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Chapter accepts closeted Scouts

A local chapter of the Boy Scouts of America has acknowledged that a Scout can remain a Scout even if he's gay, as long as he isn't open about it.

The Narragansett Council of the Scouts issued a written statement late Tuesday in response to controversy over a 16-year-old Eagle Scout who has threatened legal action, claiming he was discriminated against because he is a homosexual.

The statement, similar to the military's "don't ask, don't tell" policy, reaffirmed the group's position that being gay is inconsistent with the oath all Scouts must take in which they vow to be "morally straight" and "clean in thought, word and deed."

Still, the statement suggested that Scouts who are covertly gay won't be pushed out, by specifying that the organization "does not accept those who openly self-identify as homosexuals."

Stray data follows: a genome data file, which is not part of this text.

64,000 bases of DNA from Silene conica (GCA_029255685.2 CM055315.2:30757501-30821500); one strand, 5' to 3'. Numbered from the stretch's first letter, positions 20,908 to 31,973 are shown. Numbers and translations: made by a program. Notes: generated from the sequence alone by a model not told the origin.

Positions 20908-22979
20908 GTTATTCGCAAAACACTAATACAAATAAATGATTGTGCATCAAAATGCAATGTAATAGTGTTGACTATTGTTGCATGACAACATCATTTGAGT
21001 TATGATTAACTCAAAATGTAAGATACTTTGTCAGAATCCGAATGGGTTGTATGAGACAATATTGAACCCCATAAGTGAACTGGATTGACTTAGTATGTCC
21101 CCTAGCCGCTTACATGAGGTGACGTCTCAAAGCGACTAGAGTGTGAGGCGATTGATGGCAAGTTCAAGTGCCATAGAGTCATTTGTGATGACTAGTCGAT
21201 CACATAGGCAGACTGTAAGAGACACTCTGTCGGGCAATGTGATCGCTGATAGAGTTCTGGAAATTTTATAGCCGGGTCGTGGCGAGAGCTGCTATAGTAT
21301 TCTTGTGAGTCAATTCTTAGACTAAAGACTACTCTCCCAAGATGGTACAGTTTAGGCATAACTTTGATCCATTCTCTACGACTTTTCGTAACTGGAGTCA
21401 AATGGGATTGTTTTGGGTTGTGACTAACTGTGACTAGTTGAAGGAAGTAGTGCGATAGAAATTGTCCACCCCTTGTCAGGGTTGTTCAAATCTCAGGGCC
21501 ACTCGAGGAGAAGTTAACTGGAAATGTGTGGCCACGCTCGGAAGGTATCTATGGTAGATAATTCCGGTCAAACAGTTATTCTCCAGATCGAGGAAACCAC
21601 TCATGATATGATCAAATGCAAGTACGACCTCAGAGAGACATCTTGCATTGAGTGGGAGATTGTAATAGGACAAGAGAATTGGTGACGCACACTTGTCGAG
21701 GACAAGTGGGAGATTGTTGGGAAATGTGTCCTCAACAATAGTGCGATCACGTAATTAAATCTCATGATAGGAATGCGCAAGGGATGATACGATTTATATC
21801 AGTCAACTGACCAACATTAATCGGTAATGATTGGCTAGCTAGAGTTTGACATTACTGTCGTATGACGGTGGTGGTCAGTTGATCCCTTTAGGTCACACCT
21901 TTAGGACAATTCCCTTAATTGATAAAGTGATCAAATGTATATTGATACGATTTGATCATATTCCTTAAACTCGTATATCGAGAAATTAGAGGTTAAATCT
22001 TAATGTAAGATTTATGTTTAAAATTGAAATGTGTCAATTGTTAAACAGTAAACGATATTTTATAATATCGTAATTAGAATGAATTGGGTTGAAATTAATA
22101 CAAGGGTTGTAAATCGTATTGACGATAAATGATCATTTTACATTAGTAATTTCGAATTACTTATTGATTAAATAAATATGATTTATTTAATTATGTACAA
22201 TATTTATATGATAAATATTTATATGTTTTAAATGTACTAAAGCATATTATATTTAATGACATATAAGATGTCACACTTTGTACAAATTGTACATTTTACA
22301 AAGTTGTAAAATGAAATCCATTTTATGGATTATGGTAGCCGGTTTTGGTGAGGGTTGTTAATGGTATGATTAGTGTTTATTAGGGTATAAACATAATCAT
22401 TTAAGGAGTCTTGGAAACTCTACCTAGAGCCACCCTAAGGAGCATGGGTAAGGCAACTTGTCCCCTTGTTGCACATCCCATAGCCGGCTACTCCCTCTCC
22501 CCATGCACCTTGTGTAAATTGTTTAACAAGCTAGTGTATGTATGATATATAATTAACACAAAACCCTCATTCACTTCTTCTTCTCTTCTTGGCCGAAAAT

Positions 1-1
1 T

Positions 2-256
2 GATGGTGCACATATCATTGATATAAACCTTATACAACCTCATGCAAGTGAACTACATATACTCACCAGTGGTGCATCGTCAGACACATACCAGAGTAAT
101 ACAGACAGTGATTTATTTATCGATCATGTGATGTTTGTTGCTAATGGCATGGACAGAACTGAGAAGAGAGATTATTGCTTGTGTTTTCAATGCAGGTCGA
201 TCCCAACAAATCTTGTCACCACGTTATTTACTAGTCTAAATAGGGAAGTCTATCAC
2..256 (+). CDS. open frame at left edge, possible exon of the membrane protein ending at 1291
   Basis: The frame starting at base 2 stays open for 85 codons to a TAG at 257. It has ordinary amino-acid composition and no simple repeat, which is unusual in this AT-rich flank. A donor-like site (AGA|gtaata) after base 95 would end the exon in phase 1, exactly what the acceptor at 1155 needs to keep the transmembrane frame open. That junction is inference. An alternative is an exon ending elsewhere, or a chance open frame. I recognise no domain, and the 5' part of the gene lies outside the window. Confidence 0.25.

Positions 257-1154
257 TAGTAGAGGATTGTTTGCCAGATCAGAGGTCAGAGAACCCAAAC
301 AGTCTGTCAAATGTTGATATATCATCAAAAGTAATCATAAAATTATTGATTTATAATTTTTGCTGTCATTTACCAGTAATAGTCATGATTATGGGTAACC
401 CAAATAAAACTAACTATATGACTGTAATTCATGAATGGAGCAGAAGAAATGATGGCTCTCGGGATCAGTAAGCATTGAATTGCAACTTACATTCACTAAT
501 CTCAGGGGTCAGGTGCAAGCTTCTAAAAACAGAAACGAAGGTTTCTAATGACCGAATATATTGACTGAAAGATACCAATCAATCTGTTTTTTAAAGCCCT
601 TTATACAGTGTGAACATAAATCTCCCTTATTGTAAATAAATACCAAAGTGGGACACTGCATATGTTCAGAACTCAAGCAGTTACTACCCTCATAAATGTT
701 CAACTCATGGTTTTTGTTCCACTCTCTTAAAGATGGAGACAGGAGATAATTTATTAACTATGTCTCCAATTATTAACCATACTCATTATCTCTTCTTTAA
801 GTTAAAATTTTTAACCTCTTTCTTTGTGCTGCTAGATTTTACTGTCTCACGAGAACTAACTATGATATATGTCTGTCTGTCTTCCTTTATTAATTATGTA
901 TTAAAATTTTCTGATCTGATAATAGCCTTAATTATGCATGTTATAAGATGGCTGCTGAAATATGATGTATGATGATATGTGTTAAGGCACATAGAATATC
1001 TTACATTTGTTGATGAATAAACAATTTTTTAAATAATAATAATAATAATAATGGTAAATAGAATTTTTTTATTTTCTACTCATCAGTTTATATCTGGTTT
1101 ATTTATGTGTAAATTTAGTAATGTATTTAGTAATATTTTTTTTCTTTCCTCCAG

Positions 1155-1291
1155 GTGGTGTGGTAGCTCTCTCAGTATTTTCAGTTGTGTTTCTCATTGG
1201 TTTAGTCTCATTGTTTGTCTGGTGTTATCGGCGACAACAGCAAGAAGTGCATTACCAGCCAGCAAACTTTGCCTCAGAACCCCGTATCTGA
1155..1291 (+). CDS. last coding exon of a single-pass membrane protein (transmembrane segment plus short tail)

"It sounds to me like the Boy Scouts are in retreat," said Mary Bonauto, an attorney for the Gay and Lesbian Advocates and Defenders in Boston. "They acknowledge the sexual orientation of their members is none of their business."

The chapter said the statement had been approved by and written in consultation with the Scouts' national organization, which on Wednesday referred calls back to Rhode Island.

The New Jersey Supreme Court recently ruled that the Boy Scouts' ban on gays is illegal under the state's anti-discrimination laws. The Boy Scouts are appealing that decision to the U.S. Supreme Court.

Evan Wolfson, a New York lawyer who successfully represented a gay Scout in New Jersey, said the policy in the Rhode Island case is the first time he is aware of that the Boy Scouts have put something in writing on the issue.